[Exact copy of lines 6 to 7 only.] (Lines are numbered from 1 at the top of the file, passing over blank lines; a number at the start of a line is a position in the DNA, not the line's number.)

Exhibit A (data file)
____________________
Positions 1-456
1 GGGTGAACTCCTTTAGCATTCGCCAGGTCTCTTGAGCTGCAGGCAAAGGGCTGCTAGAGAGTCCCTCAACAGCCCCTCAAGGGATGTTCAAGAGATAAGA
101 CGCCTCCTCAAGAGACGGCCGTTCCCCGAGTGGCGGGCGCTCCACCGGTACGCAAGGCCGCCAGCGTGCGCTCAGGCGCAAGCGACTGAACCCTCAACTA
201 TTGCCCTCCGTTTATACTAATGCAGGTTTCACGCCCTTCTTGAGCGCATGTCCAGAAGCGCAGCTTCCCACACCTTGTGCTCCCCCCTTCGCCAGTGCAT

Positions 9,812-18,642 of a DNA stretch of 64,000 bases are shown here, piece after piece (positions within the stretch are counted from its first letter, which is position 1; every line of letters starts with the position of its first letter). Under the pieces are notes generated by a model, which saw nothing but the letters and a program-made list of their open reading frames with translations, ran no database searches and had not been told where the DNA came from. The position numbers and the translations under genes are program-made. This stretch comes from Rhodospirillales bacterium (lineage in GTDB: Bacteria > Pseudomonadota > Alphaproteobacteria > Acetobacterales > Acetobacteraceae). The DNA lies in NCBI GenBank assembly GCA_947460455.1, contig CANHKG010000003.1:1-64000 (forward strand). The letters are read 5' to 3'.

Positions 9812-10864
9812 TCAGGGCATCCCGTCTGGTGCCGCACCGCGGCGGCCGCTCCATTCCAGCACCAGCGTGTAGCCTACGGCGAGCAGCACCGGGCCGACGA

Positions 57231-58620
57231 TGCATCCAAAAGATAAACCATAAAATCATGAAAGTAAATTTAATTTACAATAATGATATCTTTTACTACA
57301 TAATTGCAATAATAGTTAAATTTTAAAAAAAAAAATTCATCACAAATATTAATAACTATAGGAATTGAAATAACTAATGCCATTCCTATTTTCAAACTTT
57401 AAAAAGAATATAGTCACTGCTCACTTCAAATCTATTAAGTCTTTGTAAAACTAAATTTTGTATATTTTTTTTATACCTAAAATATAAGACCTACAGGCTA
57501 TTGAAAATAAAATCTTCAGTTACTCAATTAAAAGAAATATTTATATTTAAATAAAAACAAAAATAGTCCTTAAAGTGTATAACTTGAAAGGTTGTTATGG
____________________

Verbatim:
Positions 9812-10864
9812 TCAGGGCATCCCGTCTGGTGCCGCACCGCGGCGGCCGCTCCATTCCAGCACCAGCGTGTAGCCTACGGCGAGCAGCACCGGGCCGACGA